This book assesses the formation of Croatian national identity in the 1990s. It develops a novel framework, calling into question both primordial and modernist approaches to nationalism and national identity, before applying that framework to Croatia. In doing so, the book provides a new way of thinking about how national identity is formed and why it is so important. An explanation is given of how Croatian national identity was formed in the abstract, via a historical narrative that traces centuries of yearning for a national state. The book shows how the government, opposition parties, dissident intellectuals and diaspora groups offered alternative accounts of this narrative in order to legitimise contemporary political programmes based on different versions of national identity. It then looks at how these debates were manifested in social activities as diverse as football, religion, economics and language. This book attempts to make an important contribution to both the way we study nationalism and national identity, and our understanding of post-Yugoslav politics and society.
programme, or – as in the
case of the dissidentintellectuals – to challenge such accounts. However, they all
attempted to give resonance to abstract ideas in the contemporary context.
After a discussion of the so-called ‘Franjoist’ narrative offered by President
Franjo Tuœman and his party, I will discuss alternative conceptions of identity
that were articulated by opposition parties, dissidentintellectuals and the
Croatian diaspora. I argue that each of these ‘political entrepreneurs’ drew upon,
and offered interpretations of, the historical statehood thesis in order
programme or not) or, as in the case of the dissidentintellectuals attempted to
challenge those programmes or deconstruct the ‘big stories’ of national identity.
To that end, Chapter 4 focuses on competing ideas of national identity
articulated in 1990s Croatia by the government and its supporters, opposition
parties and dissidentintellectuals.
The third level of analysis considers the ways that the ideas articulated in
the first two levels were manifested and reinterpreted in social activity. Focusing
on six case studies, the study at this level identifies contests
nation can have many different
meanings in different times and places. Moreover, invocations of national
identity need not signify the same thing. Ljudevit Gaj’s ‘Croatia’ was very different from that of Ante Starïeviç. More recently, Franjo Tuœman’s conception of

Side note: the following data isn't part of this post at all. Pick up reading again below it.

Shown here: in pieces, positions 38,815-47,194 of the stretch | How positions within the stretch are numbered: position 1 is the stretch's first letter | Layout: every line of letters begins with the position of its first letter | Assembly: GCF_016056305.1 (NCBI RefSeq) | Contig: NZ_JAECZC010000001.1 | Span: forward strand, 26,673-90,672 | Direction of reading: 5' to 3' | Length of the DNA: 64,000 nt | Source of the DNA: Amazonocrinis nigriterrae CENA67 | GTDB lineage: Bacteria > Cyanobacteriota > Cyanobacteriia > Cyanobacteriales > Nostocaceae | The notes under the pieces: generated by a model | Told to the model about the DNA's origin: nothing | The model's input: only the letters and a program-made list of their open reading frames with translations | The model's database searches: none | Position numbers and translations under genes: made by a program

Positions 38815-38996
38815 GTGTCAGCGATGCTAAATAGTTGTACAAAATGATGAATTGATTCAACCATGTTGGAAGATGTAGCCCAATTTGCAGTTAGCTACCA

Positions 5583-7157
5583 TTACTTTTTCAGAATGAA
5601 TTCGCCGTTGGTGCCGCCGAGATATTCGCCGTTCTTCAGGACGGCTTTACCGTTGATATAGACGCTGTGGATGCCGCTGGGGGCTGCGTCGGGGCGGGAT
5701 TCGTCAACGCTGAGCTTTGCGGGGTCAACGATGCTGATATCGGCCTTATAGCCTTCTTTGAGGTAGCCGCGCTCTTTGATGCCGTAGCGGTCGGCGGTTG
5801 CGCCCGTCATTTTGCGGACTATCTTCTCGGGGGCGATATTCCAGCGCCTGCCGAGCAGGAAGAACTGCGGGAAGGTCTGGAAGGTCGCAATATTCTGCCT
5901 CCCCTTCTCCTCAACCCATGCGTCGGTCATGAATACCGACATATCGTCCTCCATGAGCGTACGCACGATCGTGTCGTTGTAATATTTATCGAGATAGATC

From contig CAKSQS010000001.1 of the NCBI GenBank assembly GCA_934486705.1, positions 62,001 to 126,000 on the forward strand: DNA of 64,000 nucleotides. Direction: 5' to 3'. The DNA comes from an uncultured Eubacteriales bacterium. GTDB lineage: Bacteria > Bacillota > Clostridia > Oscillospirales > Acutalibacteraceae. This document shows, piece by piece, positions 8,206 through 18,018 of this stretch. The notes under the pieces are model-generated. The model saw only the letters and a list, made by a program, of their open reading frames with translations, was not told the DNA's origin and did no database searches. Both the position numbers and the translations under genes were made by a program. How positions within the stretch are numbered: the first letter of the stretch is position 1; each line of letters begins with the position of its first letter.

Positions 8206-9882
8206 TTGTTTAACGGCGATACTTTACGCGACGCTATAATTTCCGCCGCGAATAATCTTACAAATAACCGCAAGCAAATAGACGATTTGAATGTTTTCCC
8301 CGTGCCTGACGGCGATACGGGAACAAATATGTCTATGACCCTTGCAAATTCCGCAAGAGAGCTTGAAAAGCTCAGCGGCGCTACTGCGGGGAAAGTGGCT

what Croatian national identity meant was very different to that of many
opposition parties and the dissidentintellectuals. This was seen, for instance, in
the debate about the relationship between Bosnian Croats and Croatia proper.
Finally, these five themes draw our attention to the importance of social
intelligible in contemporary Croatia.
As such, Chapter 4 asks, how is Croatian national identity expressed in
contemporary symbolism and rhetoric? This chapter considers four different
groups of accounts that were articulated in the 1990s and attempted either to
furnish abstract ideas of national identity with ideational, political and material
salience to secure support for particular nationalist or non-nationalist political
programmes, or (in the case of the dissidentintellectuals) to expose the frailties
and inconsistencies of such programmes. Thus, these first two
like ‘ returning home ’ (Petrović 2009 : 62; emphasis original). In Yugoslav contexts the ‘Asiatic’ frame could also be employed against Serbia – and, in some anti-Milošević discourses by the Serbian youth movement Otpor before his fall in 2000, even within it (Kilibarda 2010 : 45).
‘Returns to Europe’ imagined by dissidentintellectuals and the winners of Slovenia's and Croatia's multi-party elections might even have drawn on a transnational revival of ‘Europe’ in late 1980
outside observers, ruling elites and dissidentintellectuals alike (compare Hann 1996: 7–10). All chapters in this book stress
the fact that the socialist societies were at least in the last decade of their existence socialist only in form, but informal and locally distinct in content.
The socialist state in its last two decades was a rather weak state, although
its vertical command lines were functional until the late 1980s. The social institutions compensating for (or simply exploiting) the failures, voids and weaknesses were informal, often even illegal, since the